I’m sitting here listening to something amazing. Something that has changed my life and absolutely transformed connections within my family. Something entirely made possible by technology.
I’m sitting here listening to my son and my nephew play a video game together. Little Big Planet 2, to be exact, a fantastic game for kids and grown-ups alike. It’s full of creativity, based on the premise of helping others, and it’s visually stunning to boot. Coolest game ever. If you have kids, work with kids, are a big kid, and you haven’t heard of it or ever seen it, I highly recommend you check it out right away.
So far, there is nothing really remarkable about what I’m saying here. But, the thing is, my son lives with me in British Columbia and his cousin, my nephew, lives halfway across the continent in Manitoba with my brother. The gaming technology allows my son and my brother’s son, who see each other face to face maybe once a year, to play together whenever they want.
I’m listening to my son and my nephew play a video game together online. They are talking strategy and helping each other out as they play. They are, essentially, ‘hanging out’, playing a video game, and building their relationship with each other, all because of online gaming and the amazing technologies that they are fortunate enough to have at hand.
And, to me, especially after my Masters research last year, it’s the effect of the technology on the relationship that is what’s really amazing about what I’m listening to. Technology is enabling my son and my nephew to develop a relationship in a much deeper, relevant and meaningful way than they could ever possibly have otherwise as they are so far apart geographically. Sure, they could talk on the phone, email, video chat, look at the photos emailed back and forth, and they do, but it wasn’t until they started playing that particular video game online together that they really seemed to connect.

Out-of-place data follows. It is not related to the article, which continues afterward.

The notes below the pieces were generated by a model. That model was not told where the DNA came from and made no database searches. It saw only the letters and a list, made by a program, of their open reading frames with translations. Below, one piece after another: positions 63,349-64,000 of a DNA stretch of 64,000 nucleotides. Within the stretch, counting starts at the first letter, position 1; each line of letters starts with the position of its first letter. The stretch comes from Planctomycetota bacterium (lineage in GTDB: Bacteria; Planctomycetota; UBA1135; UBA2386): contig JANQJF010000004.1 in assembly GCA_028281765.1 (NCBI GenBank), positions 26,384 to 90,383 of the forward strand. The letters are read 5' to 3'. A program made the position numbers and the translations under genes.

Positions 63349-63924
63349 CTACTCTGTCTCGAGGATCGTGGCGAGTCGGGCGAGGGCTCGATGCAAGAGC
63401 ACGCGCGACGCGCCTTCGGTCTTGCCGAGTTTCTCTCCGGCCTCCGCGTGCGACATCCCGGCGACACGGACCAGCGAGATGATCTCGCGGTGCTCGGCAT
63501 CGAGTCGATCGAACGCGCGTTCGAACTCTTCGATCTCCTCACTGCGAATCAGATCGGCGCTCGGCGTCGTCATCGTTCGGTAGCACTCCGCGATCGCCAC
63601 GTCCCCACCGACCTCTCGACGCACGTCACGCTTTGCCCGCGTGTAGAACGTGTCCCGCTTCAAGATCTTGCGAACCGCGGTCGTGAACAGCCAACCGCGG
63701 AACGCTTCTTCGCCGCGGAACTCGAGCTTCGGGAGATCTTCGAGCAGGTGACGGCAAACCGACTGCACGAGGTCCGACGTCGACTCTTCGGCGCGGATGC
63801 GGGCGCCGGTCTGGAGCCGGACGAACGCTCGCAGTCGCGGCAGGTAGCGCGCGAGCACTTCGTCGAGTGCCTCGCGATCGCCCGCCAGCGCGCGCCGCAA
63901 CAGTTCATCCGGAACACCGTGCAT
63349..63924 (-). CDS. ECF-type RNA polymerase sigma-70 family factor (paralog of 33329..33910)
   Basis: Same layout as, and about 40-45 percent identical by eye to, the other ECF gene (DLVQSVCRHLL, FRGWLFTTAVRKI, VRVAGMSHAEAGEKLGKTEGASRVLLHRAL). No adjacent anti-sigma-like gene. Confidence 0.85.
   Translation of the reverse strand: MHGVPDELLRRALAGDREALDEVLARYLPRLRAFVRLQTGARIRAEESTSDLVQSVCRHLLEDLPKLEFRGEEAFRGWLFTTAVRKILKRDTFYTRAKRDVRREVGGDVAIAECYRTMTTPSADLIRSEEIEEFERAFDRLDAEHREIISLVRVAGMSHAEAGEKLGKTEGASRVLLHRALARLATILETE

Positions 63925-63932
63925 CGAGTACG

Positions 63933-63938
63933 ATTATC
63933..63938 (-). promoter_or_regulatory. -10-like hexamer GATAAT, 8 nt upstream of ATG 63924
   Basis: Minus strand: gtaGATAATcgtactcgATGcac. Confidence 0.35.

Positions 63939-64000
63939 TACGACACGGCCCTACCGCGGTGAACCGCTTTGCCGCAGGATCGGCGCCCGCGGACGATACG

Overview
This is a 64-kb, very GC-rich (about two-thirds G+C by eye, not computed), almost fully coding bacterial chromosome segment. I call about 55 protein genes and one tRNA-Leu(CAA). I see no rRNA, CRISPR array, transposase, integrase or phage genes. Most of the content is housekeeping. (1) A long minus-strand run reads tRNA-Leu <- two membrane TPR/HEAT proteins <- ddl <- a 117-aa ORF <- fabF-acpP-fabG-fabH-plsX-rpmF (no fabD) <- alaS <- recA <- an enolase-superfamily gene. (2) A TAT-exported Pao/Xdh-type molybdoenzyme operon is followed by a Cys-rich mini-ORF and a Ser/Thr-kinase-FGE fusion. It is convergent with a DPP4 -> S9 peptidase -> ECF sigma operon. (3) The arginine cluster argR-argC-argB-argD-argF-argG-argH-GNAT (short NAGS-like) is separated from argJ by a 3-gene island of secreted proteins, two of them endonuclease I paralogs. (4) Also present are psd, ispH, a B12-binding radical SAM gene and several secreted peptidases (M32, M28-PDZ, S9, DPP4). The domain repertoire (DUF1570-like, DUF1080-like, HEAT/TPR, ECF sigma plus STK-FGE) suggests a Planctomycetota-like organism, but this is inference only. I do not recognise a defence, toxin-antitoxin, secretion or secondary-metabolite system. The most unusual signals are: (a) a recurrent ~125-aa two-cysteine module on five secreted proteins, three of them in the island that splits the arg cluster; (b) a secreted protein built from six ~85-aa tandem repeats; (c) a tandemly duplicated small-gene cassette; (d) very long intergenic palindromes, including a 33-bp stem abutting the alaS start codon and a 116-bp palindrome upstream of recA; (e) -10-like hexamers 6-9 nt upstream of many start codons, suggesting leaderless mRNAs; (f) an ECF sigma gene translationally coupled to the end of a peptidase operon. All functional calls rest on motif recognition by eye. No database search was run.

They are great friends when they are face to face. The one week or so a year that they see each other is wonderful. They are either the best of friends or they fight like old men who have known each other all their lives. It’s really cute and, for my brother and I, so precious to watch. But it’s also sad that they don’t live closer to each other. It was awful to see the tears and sadness when they have said goodbye in the past.
But I think, the next time they say good-bye, that the tears and sadness will be a little different. First of all, they will have a different, closer bond, next time they meet. I’m interested to see how their relationship is changed due to the shared gaming experience. And, when we go our separate ways, I’m guessing there will be some comment like ‘can you play next Tuesday? I’ll call you when I go online’ to set up the next time they can play. I predict there will be less sadness, more hope, and a stronger connection.
I guess what I’m listening to, then, is technology close the distance and build a bridge of closer connection. That is a worthwhile, transformative use of technology and a valuable way in which online gaming is enriching children’s lives and the bonds within a family. Amazing…